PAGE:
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Drugs Are Killing Alzheimer's Patients

A New England Journal of Medicine study issued last fall fired a warning shot about the lack of efficacy and safety regarding drugs typically prescribed for Alzheimer's patients. New research from the UK-based Alzheimer's Research Trust has discovered links between some drugs and a higher degree of long-term patient mortality.

Scientists have learned specific kind of sedatives known as neuroleptics were tied to a significant deterioration in verbal and cognitive functioning. Moreover, treatment with neuroleptics were found to be of no benefit to patients with the mildest symptoms, according to the five-year study of 165 Alzheimer's patients living in UK nursing homes.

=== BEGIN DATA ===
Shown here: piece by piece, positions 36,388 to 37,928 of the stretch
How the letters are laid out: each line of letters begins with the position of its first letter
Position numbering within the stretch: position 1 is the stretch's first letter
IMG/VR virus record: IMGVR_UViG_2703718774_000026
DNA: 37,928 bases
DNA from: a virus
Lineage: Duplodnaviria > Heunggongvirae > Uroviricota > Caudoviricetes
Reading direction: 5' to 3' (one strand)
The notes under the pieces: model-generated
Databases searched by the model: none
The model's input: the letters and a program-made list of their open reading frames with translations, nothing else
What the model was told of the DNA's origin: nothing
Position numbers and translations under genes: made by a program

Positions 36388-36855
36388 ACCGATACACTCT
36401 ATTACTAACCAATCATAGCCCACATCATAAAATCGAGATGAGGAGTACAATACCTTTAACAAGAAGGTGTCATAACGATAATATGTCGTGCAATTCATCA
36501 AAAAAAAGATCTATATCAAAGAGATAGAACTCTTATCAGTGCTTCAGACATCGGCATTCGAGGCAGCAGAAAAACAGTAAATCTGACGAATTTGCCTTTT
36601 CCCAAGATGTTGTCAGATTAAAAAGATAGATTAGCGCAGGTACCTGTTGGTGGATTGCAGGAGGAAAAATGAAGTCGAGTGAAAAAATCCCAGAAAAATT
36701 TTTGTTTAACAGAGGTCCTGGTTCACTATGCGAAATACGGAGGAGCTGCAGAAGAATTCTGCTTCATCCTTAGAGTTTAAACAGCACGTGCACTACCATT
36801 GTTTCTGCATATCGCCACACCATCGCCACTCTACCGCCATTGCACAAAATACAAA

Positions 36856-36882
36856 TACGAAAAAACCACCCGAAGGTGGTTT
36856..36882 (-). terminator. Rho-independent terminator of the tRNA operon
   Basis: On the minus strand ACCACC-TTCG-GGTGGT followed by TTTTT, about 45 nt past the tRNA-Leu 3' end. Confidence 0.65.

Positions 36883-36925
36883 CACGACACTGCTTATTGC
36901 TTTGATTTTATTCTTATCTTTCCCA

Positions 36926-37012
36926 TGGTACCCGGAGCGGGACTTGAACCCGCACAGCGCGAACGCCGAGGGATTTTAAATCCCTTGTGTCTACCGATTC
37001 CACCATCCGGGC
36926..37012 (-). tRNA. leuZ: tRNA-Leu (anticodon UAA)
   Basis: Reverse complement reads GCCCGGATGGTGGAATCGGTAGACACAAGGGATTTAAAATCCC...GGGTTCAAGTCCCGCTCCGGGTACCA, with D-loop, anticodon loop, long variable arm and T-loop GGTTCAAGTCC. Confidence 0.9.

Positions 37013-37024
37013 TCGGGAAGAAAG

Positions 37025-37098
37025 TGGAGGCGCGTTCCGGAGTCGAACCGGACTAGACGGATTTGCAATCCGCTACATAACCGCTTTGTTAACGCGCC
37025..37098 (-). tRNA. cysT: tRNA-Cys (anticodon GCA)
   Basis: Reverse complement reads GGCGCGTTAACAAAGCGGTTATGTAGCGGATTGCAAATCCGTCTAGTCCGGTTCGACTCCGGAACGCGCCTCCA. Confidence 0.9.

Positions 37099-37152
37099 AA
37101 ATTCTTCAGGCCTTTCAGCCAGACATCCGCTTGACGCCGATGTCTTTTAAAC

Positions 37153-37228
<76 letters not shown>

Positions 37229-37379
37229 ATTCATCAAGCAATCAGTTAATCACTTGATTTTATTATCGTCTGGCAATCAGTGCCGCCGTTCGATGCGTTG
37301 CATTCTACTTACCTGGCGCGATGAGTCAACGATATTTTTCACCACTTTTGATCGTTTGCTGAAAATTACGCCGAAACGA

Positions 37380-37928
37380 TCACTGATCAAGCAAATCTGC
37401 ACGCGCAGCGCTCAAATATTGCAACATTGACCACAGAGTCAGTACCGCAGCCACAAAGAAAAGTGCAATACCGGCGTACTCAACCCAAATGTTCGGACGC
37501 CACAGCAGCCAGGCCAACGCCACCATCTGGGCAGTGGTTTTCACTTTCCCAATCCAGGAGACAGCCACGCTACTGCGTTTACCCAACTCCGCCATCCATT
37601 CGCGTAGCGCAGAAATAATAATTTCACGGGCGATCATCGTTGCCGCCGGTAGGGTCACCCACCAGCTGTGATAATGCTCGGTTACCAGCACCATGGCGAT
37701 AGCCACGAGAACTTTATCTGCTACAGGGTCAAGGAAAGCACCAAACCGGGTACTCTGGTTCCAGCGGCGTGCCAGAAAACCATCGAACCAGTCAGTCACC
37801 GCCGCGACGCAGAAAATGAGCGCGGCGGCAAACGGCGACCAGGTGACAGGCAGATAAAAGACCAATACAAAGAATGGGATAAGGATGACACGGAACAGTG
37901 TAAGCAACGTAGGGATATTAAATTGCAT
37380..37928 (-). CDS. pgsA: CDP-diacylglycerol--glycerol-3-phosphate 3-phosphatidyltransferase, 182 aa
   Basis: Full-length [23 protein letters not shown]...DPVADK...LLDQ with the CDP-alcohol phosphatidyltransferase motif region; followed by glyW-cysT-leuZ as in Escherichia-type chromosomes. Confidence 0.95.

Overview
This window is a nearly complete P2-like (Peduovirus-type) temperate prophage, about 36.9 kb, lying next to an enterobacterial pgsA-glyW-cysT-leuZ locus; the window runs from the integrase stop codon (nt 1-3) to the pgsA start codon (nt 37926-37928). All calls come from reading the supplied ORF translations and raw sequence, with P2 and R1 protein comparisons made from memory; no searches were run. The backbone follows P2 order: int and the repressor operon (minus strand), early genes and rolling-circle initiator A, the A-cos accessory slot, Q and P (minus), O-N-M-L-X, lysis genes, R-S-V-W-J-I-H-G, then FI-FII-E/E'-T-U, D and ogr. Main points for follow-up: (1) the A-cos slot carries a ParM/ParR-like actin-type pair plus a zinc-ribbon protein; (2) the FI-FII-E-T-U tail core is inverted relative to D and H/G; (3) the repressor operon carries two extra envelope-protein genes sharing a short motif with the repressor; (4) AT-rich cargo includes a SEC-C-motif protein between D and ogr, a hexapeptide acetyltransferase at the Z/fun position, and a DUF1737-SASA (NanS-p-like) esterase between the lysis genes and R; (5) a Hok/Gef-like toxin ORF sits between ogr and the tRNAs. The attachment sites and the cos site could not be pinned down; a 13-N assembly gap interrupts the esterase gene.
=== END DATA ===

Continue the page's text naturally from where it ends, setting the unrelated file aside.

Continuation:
What's more, as much as 45 percent of Alzheimer's patients living in British nursing homes were prescribed a neuroleptic, like Risperdal, trifluoperazine or haloperidol for symptoms like aggression.

With Alzheimer's rates exploding, there's no time like the present to begin protecting your body from this devastating disease by following an extensive list of recommendations, none of which have anything to do with a drug.

Alzheimer's Research Trust March 30, 2007

Science Daily March 31, 2007